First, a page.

Most of us spend many hours each day at a computer. As digital tools have improved over the last few decades, their disadvantages have diminished considerably. As they have become more portable, reliable, compatible and universally used, they have become the default way of working. 

However, as negative health effects of such long stretches of screen time are becoming increasingly clear, we need to rethink how much of our work really needs to be digital.

The first step is to consider the comparative advantages and disadvantages of digital and analogue tools: 

'Danger of Desk' sign in office

The main disadvantages of using computers, tablets and mobile phones when compared with a simple notebook and pen or pencil are as follows:

Firstly, there are the various frustrations we have with technology – when things don’t work properly, won’t connect to networks, when batteries run out, and so on. That’s not to say that pens can’t run out of ink too.

Secondly, because computers are so versatile, most of us can accomplish the majority of our work tasks while sat in one position and without moving anything other than our fingers. Writing by hand at least encourages a little more movement, though you wouldn’t want to be doing that all day either.

Finally, there is something about the act of writing or drawing by hand that confers certain advantages. It can be better for creativity, partly because you have to write slower, and you can’t edit as you go (which in other situations would be disadvantages). Writing by hand uses different areas and more of the brain than typing (1). Studies have also shown that we may be better able to recall information when we take notes by hand, rather than by typing too. (2, 3)

Use cases for analogue tools

So it seems a notepad and pen is the superior choice at various times. Here are some examples:

  • Brainstorming ideas
  • Sketching
  • Draft writing
  • Revision and learning

Given that we want to vary our activities and posture throughout the day, we should take these opportunities to get away from our digital devices when we can.

Context-dependent recommendations

Some tasks might be better suited to digital tools in one situation and writing by hand in another. Here are some examples:

Note taking:

If you’re writing notes for yourself, it will be at least as good to write your notes by hand. However, if you’re taking minutes or in some other situation where you’ll need to share your notes, it’s probably better to type them. 

As most people can type quicker than they can write by hand, you’re more likely to write your notes verbatim when typing. While having to paraphrase as you write your notes may be better for your recall, it may be harder for other people to grasp the original meaning. They’re also less likely to be able to read your handwriting, and it’s quicker and easier to share a digital note than a handwritten one.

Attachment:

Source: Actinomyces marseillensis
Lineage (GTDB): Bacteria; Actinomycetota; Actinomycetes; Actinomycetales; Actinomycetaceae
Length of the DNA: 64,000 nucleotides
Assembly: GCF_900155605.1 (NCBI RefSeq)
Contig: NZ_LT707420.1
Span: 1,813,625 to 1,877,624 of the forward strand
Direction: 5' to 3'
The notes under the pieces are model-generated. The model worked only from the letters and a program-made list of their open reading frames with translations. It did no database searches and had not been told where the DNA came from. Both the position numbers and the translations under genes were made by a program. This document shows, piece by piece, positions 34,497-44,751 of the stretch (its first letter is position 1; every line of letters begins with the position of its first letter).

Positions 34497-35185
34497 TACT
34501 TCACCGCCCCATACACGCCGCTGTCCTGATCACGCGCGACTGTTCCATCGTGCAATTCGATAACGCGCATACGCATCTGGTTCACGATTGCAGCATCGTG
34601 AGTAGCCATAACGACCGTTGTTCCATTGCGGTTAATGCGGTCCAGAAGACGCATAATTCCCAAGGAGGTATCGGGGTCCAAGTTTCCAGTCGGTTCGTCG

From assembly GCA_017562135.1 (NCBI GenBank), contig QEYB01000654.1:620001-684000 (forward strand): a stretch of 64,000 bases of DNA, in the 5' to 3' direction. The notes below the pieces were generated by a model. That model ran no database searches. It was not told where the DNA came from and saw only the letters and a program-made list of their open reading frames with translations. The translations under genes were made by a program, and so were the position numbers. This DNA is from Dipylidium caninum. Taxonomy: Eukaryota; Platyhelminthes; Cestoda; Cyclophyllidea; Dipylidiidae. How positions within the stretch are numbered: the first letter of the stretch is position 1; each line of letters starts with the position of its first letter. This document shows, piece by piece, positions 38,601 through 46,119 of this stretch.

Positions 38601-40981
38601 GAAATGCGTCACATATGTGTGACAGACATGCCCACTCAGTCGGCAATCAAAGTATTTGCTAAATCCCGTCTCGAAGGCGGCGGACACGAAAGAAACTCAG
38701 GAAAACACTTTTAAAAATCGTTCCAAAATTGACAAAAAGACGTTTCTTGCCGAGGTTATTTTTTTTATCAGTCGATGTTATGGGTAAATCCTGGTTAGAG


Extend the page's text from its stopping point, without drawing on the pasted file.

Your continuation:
Task lists:

Personally I love a good To Do list. It makes sense to use a task list app if you want to delegate to others (who use the same app), to filter your tasks (so you don’t have to see everything all at once), or if you want to keep track of your productivity according to your task-completion metrics.

Sometimes I prefer to keep a task list in a book or on a pad on my desk, especially if there’s a long task with multiple steps that I have to complete on my computer. This allows me to work through the tasks without app switching, and gives me a reason to take my hands and eyes off the screen from time to time.

Things to remember:

This one is easy – if I need to remember it long-term it’s got to be stored digitally. If it’s a temporary piece of information I only need for this work session, it can be jotted on a pad on the desk.


Much as I prefer to read a physical book than reading on devices, I don’t feel there’s a justification for routinely printing off long documents, given the amount of paper and ink that is wasted. I tend to take a tablet to some soft seating (or even have a lie down) for a bit of postural variety.

Think about your own work tasks

Have a think about the kinds of tasks you have to do at work, and identify any that could be done just as well, or maybe even better using a pen and paper. Then find the writing tools that suit you, and enjoy some time away from your screens.


  • van der Meer, A., & van der Weel, F. (2017). Only Three Fingers Write, but the Whole Brain Works: A High-Density EEG Study Showing Advantages of Drawing Over Typing for Learning. Frontiers in psychology, 8, 706.
  • Mueller, P. A., & Oppenheimer, D. M. (2014). The Pen Is Mightier Than the Keyboard: Advantages of Longhand Over Laptop Note Taking. Psychological Science, 25(6), 1159–1168.
  • Smoker, T. J., Murphy, C. E., & Rockwell, A. K. (2009). Comparing Memory for Handwriting versus Typing. Proceedings of the Human Factors and Ergonomics Society Annual Meeting, 53(22), 1744–1747.